Step 12: The Bolts

These round head bolts were left over from a tin shed I built over 10 years ago. They were collecting dust in the barn since that project was complete. I have no idea what size and thread they are. In my tap and die set there is a tool for that. A chart is also included that tells me what drill size to use when drilling a hole for this size tap.

Step 13: Drill and Tap Holes

If you don't have this equipment, use longer bolts with nuts and drill larger holes. If using rebar ,you can connect the pieces with wire and hose clamps.

Step 14: Check the Fit

A piece of the wire I'm using fits nicely so I'll continue with the rest of the holes.

Step 15: Wire Up the Sacraficial Iron

The wire I'm using is left over electric fence wire. It hangs in the barn and gets used for all kinds of projects. As I wire these pieces together, I'm also using the wire to hold the bars in place. I don't want them drifting around the pail. The sacrificial iron and the rusted item being cleaned must not touch each other!

Step 16: All Items Are Ready

The two halves of the dog n' brat cooker are as equal of items as I can find for the side by side comparison of the two power sources.

Step 17: Hook Em' Up

I've used a piece of an old skid to prop the halves of the cooker up in the pails. The positive 12v wires are connected to the sacrificial iron which are all connected to each other. The GND wires are connected just outside of view at the top of the picture. They are clamped to the cookers long metal arms.

Step 18: Turn the Power On

OK were ready to start the procedure. With the power turned on now, I'll see if enough PH+ has been added to allow current to pass through the electrolyte solution. As you can see in the video, each of the setups are bubbling nicely. No additional PH+ will be required.

Step 19: Two Hours Later

Two hours have passed since we turned the power on. As seen in the video, they both appear to be working equally well. I'll see tomorrow morning if the pieces are both clean.

Step 20: Just a Quick Pic of Both.

Its really is hard to see a difference. Without seeing the clamps on the sacrificial iron, they would appear identical.I've checked all the wires and connections for heat build up. Everything feels fine so I'm confident that I can leave them going over night.

Step 21: Good Morning

Its morning, 16 hours has passed since I flipped on the power. All wires are cool to the touch. There isn't as much sludge on top of the electrolyte now.

Step 22: 16 Hrs Video

Here's a video of the tanks in the morning, still bubbling nicely. Time to shut things down and see how the cooker looks.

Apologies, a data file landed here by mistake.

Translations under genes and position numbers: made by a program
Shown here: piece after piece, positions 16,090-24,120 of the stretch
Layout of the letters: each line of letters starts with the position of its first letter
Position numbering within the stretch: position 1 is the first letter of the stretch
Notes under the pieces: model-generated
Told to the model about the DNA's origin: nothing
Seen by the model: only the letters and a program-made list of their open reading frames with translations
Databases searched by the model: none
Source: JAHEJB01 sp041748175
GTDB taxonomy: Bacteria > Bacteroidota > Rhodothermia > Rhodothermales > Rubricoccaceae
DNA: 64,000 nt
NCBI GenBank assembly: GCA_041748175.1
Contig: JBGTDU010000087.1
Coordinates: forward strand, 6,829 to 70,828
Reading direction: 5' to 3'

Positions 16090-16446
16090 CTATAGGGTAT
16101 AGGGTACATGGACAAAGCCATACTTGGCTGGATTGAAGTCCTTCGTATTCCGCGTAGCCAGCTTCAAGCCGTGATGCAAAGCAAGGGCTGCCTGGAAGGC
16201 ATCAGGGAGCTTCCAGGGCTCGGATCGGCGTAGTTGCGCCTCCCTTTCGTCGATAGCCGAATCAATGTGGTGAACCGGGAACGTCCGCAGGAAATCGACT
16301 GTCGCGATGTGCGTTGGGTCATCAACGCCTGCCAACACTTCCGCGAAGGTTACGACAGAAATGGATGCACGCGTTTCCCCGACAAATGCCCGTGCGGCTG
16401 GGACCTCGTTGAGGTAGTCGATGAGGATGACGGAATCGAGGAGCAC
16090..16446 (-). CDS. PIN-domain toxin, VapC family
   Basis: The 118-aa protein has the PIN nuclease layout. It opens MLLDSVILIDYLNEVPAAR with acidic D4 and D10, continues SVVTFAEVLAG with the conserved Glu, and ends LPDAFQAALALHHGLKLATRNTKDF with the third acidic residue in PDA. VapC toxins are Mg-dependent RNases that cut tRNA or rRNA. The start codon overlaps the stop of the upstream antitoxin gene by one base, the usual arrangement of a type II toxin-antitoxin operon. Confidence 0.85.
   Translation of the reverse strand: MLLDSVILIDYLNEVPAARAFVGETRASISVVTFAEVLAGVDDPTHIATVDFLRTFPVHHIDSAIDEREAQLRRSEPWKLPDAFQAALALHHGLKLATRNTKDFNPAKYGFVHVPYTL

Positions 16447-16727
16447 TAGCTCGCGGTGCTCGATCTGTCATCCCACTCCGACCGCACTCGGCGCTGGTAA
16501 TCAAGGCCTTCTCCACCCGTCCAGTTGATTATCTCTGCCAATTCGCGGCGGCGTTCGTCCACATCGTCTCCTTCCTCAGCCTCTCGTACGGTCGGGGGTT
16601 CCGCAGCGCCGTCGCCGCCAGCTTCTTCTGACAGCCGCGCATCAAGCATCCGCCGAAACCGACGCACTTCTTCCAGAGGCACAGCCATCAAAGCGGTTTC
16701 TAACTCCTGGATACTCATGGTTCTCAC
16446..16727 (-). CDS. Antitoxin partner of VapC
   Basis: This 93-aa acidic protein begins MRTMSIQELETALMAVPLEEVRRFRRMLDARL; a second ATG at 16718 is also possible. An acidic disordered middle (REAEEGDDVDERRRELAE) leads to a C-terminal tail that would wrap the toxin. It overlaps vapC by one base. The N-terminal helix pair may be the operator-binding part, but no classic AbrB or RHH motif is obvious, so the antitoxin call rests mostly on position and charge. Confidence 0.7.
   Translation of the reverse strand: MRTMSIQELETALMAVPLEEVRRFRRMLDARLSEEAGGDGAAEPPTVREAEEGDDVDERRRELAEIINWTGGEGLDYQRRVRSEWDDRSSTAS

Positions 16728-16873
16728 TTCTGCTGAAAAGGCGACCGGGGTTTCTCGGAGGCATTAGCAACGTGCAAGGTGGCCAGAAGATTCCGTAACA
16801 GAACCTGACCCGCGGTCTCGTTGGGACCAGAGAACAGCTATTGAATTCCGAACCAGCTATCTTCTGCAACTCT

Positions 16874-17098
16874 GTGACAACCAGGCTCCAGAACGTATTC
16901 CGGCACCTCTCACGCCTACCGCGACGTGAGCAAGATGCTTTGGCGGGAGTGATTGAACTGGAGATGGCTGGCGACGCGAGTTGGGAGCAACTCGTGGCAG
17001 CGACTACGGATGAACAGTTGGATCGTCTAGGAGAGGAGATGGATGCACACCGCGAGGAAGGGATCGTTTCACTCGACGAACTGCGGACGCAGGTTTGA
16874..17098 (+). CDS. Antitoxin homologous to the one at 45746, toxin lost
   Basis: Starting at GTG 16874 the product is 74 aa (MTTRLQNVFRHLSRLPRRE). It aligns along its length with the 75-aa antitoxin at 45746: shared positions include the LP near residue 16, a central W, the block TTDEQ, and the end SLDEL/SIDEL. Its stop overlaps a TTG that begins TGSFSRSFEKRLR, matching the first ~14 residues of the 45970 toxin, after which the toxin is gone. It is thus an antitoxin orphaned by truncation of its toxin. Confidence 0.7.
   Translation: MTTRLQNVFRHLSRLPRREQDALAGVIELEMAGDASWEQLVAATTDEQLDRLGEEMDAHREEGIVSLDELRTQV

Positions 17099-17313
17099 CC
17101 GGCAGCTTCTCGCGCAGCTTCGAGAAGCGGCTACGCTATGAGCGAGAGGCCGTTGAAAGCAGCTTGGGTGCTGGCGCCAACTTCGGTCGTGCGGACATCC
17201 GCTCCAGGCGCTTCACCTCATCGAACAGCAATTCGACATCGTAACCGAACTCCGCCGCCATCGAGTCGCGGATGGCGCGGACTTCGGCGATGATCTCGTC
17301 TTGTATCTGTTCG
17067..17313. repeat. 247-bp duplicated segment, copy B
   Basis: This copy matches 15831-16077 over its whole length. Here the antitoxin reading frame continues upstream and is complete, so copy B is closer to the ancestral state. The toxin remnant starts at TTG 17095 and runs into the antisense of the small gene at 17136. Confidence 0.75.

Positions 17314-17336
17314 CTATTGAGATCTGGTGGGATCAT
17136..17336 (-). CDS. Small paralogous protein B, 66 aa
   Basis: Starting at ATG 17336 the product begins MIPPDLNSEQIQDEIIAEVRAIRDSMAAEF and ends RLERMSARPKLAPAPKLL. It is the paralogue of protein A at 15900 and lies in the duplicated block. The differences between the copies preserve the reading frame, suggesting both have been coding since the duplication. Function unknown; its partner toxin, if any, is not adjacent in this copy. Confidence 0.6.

Step 23: Elbow Grease Is Needed

A little scrubbing is required. Very little actually.

Step 24: Pretty Clean

They look nice wet. Don't they?

Step 25: A Comparison

A side by side dry comparison tells the tale. The computer power supply side left the piece with slightly more rust residue. I put them back in for another two hrs after cleaning them.

Step 26: Two Hrs Later

Two hours later, I'm happy with the result.

Step 27: Soap and Water Cleaning

Now into the house for a soap and water scrub down and a coat of grape seed oil

Step 28: Just Like New

Wow, what a difference. I wouldn't hesitate to offer someone food cooked in this. In fact, the nights are getting cooler here in southern Ontario. The fire pit beckons. I will have to heed the call.

As for the experiment portion of this Instructable ,my conclusion is that, a battery charger will do a slightly better job than a computer power supply. When given equal time to complete the job. Both power sources will do the job. A computer power supply gives you other voltage options to play with later.

I hope you enjoyed this Instructable.

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    31 Discussions

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    Errol1951

    Question 11 days ago

    Just what I need but you have not mentioned current what amperage's are you using and does it effect it using more or less I have a variable bench power supply that I can change voltage and amperage

    1 answer
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    DanProErrol1951

    Reply 11 days ago

    The battery charger was switched to the 10 amp setting and the power supply puts out 25 amps when the +12v wires are used. You can see in the first picture of the supply the voltage and amperage combinations of each output available.
    As was discussed in a previous comment by nonobadog a few days ago, the charger puts out more voltage and so it worked slightly faster. With the amperage of the power supply being more than double that of the charger I suspect it doesn't have much effect. Or it could also be that the extra amperage gave the power supply an extra boost. Without the extra boost maybe the power supply wouldn't have performed quite as well as it did. I'll have to leave the Dog N' Brat cooker out in the rain for a few more years so I can repeat the test with the charger set to 2 amps ;-)
    You mentioned that this is just what you need, so you must have a rusty item to clean. If you set your bench power supply to 12v and 25a you would be using the same setting that my supply used to get the result shown.
    Enjoy your project. I would like to see the before and after shots. Even better an Instructable of your endeavor.

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    NightFire

    14 days ago

    It should be mentioned to not use stainless steel as the anode (the sacrificial metal). The chromium in it pollutes the solution with hexavalent chromium, which is extremely toxic and illegal to dump anywhere, it has to be brought to a toxic waste disposal site. If the solution turns yellow, it's because of hex chromium.

    You can clean stainless steel with electrolysis, hex chromium is a result of the oxidation of the anode, the cathode is safe.

    Stainless is usually chosen because it lasts much longer than other metals. I use carbon rods, I've been using the same rods for years and they are still in near new condition.

    3 replies